Presentation on theme: "Syllabus Design The second of a series of workshops in second- language acquisition and instruction at the Language Training Center North Carolina State."— Presentation transcript:
Syllabus Design The second of a series of workshops in second- language acquisition and instruction at the Language Training Center North Carolina State University Wednesday, December 21, 2011 Sponsored by the Institute for International Education and the National Security Education Program
Questions to Ask When Designing a Syllabus For what purposes do my students want to acquire the target language? (e.g., for travel, for business purposes); In which setting will my students use the target language? (e.g., office, airline, store); What role will my students play in the target language and who will their potential interlocutors be? (e.g., traveler, sales person talking to clients, student in instructional setting);
Principle 1: Use Tasks as an Organizational Principle Don’t organize your syllabus according to grammar topics or texts Grammar should support the development of communicative skills Organize the syllabus around the end performance goals
Principle 2: Promote Learning by Doing Basic premise: a hands-on approach positively enhances a learner’s cognitive engagement Knowledge tied to real-world events and activities is better integrated into language teaching methods Allow students to lead; give them control in their learning
Principle 3: Promote Cooperative and Collaborative Learning Working in groups facilitates learning Learners must hear input and produce speech (e.g., interact and negotiate meaning) Teacher helps students to reach a potential that exceeds their current level of development Incorporate information-gaps and provide students opportunities to use their language in context
" The only place success comes before work is in the dictionary." -- May Smith
Learning Objectives, or better.. Performance Objectives
Creating Learning Objectives Performance objectives are the most important part of a LP Begins with ‘Students will be able to (SWBAT)….’ Use THEME as a springboard for identifying objectives for a lesson Performance objectives are MEASURABLE and DESCRIBE what Ss will be able to do in and with the Target Language in terms of meaningful language use Objectives focus on Students’ ability to accomplish a language function (e.g., to communicate real information)
Creating Learning Objectives Performance objectives should be: Expressed in terms of demonstrable/observable student behaviors (Bloom’s Taxonomy). Expressed in terms of a communicative/culminating activity Expressed as a real-life task or behavior Interesting and motivating for students
Examples: Vocabulary: directional words (right, left, next to, across from, etc.) Grammar: asking (and answering) questions Culture: Spain Objective: Using a street map of Madrid, SWBAT ask for and give directions to at least 3 popular historic places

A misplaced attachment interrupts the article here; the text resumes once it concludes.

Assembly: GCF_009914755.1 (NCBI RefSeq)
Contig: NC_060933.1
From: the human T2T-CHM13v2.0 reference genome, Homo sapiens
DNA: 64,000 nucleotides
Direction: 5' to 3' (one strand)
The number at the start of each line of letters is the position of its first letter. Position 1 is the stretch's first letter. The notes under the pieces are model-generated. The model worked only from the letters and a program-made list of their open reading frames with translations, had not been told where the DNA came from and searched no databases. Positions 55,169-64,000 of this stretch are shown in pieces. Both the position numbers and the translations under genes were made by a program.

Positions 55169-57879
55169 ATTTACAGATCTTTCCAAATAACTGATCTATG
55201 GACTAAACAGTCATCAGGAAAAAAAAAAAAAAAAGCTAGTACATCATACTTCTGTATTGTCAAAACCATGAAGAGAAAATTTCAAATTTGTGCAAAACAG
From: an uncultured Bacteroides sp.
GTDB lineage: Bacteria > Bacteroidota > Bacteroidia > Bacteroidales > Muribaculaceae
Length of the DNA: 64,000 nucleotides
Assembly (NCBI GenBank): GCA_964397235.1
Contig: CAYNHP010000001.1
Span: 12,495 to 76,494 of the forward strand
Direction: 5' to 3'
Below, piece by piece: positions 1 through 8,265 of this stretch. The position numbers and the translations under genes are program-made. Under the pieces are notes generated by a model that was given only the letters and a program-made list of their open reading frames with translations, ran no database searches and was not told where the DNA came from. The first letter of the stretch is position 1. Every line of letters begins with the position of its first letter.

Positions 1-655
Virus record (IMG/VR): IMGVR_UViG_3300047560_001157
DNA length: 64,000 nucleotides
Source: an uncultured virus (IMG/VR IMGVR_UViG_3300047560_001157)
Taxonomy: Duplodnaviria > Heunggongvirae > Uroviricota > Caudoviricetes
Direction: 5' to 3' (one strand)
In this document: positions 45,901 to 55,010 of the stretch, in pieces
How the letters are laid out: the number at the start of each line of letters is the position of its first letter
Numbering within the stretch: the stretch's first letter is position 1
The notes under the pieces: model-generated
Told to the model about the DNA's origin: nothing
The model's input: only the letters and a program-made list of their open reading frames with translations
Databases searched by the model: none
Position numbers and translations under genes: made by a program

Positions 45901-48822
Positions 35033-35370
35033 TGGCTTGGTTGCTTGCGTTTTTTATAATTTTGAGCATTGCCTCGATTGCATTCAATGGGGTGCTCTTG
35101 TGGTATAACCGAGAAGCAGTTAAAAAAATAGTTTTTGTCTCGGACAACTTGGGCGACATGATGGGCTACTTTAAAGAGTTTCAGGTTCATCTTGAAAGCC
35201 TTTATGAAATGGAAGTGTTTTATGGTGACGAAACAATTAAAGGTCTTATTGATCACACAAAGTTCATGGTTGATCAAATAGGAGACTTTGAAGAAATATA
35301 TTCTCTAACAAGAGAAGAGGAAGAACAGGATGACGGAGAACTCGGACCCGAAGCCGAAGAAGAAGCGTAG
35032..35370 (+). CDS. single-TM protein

Decisions and Considerations in Lesson Planning
Ask Yourself: What do I want my students to learn from this lesson? What are my objectives (measurable goals)? What is the topic or theme of this lesson? What resources (textbook, workbook, music, puppets, realia, etc.) are available? How will the lesson connect to what students already know? How will I begin and conclude the lesson? How will I arrange student groupings?
Ask Yourself: What activities will I use? Why should I teach this lesson? How well do I understand the content of the lesson? Do I know exactly what the students have to do during each activity? Do I know exactly how to set up an activity? How much time will I need for each activity? How will I organize the lesson into stages or sections? What will I do if I have too little or too much time?
Making Decisions about Lesson Content Ask yourself ‘What do I want students to learn and be able to do?’ Choose your TOPIC or theme (e.g., economy, family, traveling) Choose the CONTEXT (e.g., classroom environment, in the shopping center, informal gathering at friend’s house) Choose the specific LANGUAGE FUNCTIONS needed (e.g. asking and answering question, giving directions, praising)
Making Decisions about Activities/Tasks Activities are the ‘building blocks’ of a lesson Textbooks provide general ideas of how to implement an activity leaving the pedagogical procedure up to the teacher To make an activity successful, know what you will do and what your students will do
10 Lesson Planning Principles (non-negotiable) 1. Speak (nearly) 100% target language. 2. Keep students active and involved. 3. Create a theme and performance objective(s) with non-grammar focus for each lesson. 4. Use pair/group work and physical movement. 5. Reduce in-class time not directly related to communication.
6. Use visual & auditory aids. 7. Integrate culture into each lesson. 8. Keep a brisk pace to the lesson. 9. Contextualize all activities. 10. Do not be tied to the textbook. Choose (textbook) activities in a logical progression to lead to mastery of the objective(s).